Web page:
Five hours later, a policeman found the 39-year-old cabdriver’s body laying in a damp, secluded alley 242 feet from his cab. The can had been left in drive and its lights left on, had drained the battery.
The night’s receipts were gone.
But Scribner’s killer didn’t set out to kill or rob him, or anyone else, said the lawyer defending him against a murder charge Wednesday.
“This is a classic tale of a family gone wrong and the consequences on the children,” attorney Jeffrey Dees told jurors.
Dees didn’t deny his client, Kris Benson, 19, killed Scribner on October 9, 1995. But he explained to jurors in his opening statement that Benson, a child left to fend for himself, killed out of impulse and anger.
His mother, a serious crack cocaine user, abandoned the boy after moving around the country from house to house and boyfriend to boyfriend, Dees said.
“She neglected him for drugs,” Dees said.
Authorities charged Benson, 17 at the time of Scribner’s death, with first-degree murder and robbery.
If he is convicted, Assistant State Attorneys Noah McKinnon and Richard Whitson plan to ask the same jury to recommend the death penalty.
What jurors accept as Benson’s frame of mind at the time could prove crucial. If he intended to rob or kill Scribner, a first-degree murder conviction looms.
If not, then he faces second-degree murder or less.
His mother gone to Virginia in 1995, Benson moved in with the Keith family – Jason, 15, and Josh, 17, and their father John – on Mobile Avenue. Shortly afterward, the father moved out, Dees said.
The boys were left alone. Two 16-year-old girls, K.S. and C.N., moved in shortly afterward, Dees said. He said K.S. and her boyfriend kept them all supplied with LSD.
Benson and Jason Keith ingested two or three doses of LSD each the night of Scribner’s killing, he said.
And their housemates at 527 Mobile were under the influence of the hallucinogenic drug when the pair arrived home late that night.
They’re expected to testify Benson bragged of killing the cabdriver in order to impress K.S., who had dumped him after a brief romantic fling.
Dees cautioned their testimony may be suspect and said he would call an expert to testify about the effects of LSD.
The jury also viewed 35 photographs of the scene where Holly Hill police found Scribner’s body behind the Halifax Shopping Center at 231 Riverside Drive. Police Lt. Mark Barker described the blood-smeared 1985 Dodge cab and a blood-splattered wall nearby. Finally, he described Scribner’s body, his shirt soaked with blood and torn by a knife.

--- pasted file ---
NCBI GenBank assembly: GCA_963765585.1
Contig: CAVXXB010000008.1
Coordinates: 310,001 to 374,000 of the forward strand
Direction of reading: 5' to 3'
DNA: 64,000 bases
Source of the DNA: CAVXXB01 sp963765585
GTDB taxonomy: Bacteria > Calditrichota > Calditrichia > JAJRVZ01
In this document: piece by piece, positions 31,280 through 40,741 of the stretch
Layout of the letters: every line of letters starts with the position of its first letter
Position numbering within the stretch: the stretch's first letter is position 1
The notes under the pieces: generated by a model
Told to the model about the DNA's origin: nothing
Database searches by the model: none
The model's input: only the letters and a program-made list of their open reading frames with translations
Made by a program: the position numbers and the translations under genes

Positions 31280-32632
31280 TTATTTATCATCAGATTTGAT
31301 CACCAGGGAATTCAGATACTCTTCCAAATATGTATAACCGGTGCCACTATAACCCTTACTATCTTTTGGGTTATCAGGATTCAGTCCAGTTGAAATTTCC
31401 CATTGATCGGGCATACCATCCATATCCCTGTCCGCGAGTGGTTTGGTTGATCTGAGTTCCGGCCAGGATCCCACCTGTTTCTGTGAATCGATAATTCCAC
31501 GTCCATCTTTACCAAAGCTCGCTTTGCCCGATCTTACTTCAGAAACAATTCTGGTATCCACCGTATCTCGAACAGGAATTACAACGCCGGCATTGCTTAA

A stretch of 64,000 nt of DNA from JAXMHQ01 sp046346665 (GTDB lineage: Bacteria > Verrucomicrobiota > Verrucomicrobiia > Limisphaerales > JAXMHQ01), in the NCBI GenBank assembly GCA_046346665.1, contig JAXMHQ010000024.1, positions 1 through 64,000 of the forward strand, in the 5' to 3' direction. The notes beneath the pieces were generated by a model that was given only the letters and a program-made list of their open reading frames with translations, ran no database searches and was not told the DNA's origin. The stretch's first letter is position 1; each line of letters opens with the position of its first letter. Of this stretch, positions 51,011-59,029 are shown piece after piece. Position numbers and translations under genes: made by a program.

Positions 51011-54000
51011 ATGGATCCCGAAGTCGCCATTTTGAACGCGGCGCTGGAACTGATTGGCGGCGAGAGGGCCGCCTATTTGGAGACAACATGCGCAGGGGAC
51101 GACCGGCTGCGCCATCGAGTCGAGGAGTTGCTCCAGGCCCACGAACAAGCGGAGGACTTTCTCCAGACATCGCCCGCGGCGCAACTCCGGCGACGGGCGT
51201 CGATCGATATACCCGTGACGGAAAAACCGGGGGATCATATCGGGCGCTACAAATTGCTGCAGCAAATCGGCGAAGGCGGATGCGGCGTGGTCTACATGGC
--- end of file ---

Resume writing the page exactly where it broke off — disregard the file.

Dr. Ronald Reeves, district medical examiner, followed Barker to the stand to describe numerous abrasions on Scribner’s face and elbows, along with incisions in his scalp and stab wounds in his back.
“He died as a combination of all the injuries he sustained, a large loss of blood within a short period causing shock and ultimately death,” Reeves said.
Ultimately, Jason Keith pleaded guilty to lesser related charges and agreed to testify at Benson’s trial.
During his testimony, Keith recalled how Benson chased the victim down, who turned to face his killer and tossed a wad of cash at him, before backing up into a wall of the shopping center.
Keith said he turned away for 10 or 15 seconds, then looked again to see Benson standing over Scrinber’s body.
“What the fuck is going on here,” Keith recalled thinking.
“You saw Kris Benson kill this man?” asked prosecutor Richard Whitson.
“Yes, I did,” Keith said.
Keith then described how Benson walked to a pothole filled with rainwater and stooped to wash his bloody hands.
“Are you going to keep your mouth shut about this?” he said Benson asked. “You’d better or you’ll end up like the cabdriver.”
Keith testified that after the killing, the pair walked across the Main Street bridge to a convenience store where Benson, who had to borrow a quarter earlier in the night to call the taxi, bought each of them a fountain drink. . .
During his closing argument, prosecutor Noah McKinnon said Benson knew he wanted to go to a dark, secluded area behind the Halifax Shopping Center. “It is a place where a murder could occur,” he said.
“He wanted more than money. He wanted his very life.”
Jury urges life term for cabbie’s killer – The convicted murderer said he was on LSD when he committed the murder and robbery in 1995
The Orlando Sentinel
By Ludmilla Lelis
After hearing a Daytona Beach teen testify that he killed a cabdriver “to take him out of his pain,” a Volusia County jury recommended Wednesday the convicted murderer spend the rest of his life in prison.
Circuit Judge William C. Johnson will decide today whether Kris William Benson, 19, will be sentenced to life in prison for the death of cabdriver Mark Scribner, 39.
Earlier this week, the 12-member jury found Benson guilty of first-degree murder for the October 9, 1995, slaying and armed robbery with a deadly weapon. Benson, who was 17 at the time and high on LSD, stabbed Scribner to death from the back seat of the taxicab.
Testifying for the first time Wednesday, he said he now realizes what he did was wrong.
After striking Scribner in the head, Benson tried to hold him in the cab and continued stabbing him. The cab driver ran 200 feet away, but Benson chased him down and continued stabbing him.
“I had to finish it,” Benson said, trying to hide his face while he cried. “I couldn’t let him sit there and be in pain.”
“I don’t remember feeling anything,” he testified. “It’s my fault…I really don’t have a reason for it.”
Though he said he regrets his actions now, Benson admitted that he didn’t have remorse as he repeatedly stabbed Scribner. When asked by Assistant State Attorney Noah McKinnon whether he took mercy or had any pity for Scribner, Benson answered with a faint, “No.”